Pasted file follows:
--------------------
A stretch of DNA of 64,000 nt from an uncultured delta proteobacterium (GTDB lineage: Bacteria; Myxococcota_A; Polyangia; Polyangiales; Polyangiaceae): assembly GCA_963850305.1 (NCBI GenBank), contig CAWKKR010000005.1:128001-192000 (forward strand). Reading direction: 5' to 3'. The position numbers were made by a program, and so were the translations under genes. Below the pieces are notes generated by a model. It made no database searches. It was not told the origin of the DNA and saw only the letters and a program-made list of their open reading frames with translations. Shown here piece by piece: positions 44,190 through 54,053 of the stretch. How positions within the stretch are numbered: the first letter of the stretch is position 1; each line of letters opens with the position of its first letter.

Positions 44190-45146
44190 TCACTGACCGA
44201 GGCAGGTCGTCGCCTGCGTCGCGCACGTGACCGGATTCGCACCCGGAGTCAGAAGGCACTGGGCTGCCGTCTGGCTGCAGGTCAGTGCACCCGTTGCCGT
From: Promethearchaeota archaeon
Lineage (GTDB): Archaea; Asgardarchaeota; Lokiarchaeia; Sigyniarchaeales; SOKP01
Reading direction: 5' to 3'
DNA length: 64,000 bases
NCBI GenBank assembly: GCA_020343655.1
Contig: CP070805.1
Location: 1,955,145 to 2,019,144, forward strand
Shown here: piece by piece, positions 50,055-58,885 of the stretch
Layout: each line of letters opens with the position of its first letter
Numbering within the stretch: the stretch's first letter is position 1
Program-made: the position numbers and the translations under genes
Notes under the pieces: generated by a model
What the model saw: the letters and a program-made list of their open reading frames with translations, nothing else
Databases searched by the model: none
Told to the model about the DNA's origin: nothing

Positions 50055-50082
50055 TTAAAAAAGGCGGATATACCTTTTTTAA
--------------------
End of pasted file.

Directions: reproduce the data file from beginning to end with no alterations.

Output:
A stretch of DNA of 64,000 nt from an uncultured delta proteobacterium (GTDB lineage: Bacteria; Myxococcota_A; Polyangia; Polyangiales; Polyangiaceae): assembly GCA_963850305.1 (NCBI GenBank), contig CAWKKR010000005.1:128001-192000 (forward strand). Reading direction: 5' to 3'. The position numbers were made by a program, and so were the translations under genes. Below the pieces are notes generated by a model. It made no database searches. It was not told the origin of the DNA and saw only the letters and a program-made list of their open reading frames with translations. Shown here piece by piece: positions 44,190 through 54,053 of the stretch. How positions within the stretch are numbered: the first letter of the stretch is position 1; each line of letters opens with the position of its first letter.

Positions 44190-45146
44190 TCACTGACCGA
44201 GGCAGGTCGTCGCCTGCGTCGCGCACGTGACCGGATTCGCACCCGGAGTCAGAAGGCACTGGGCTGCCGTCTGGCTGCAGGTCAGTGCACCCGTTGCCGT
From: Promethearchaeota archaeon
Lineage (GTDB): Archaea; Asgardarchaeota; Lokiarchaeia; Sigyniarchaeales; SOKP01
Reading direction: 5' to 3'
DNA length: 64,000 bases
NCBI GenBank assembly: GCA_020343655.1
Contig: CP070805.1
Location: 1,955,145 to 2,019,144, forward strand
Shown here: piece by piece, positions 50,055-58,885 of the stretch
Layout: each line of letters opens with the position of its first letter
Numbering within the stretch: the stretch's first letter is position 1
Program-made: the position numbers and the translations under genes
Notes under the pieces: generated by a model
What the model saw: the letters and a program-made list of their open reading frames with translations, nothing else
Databases searched by the model: none
Told to the model about the DNA's origin: nothing

Positions 50055-50082
50055 TTAAAAAAGGCGGATATACCTTTTTTAA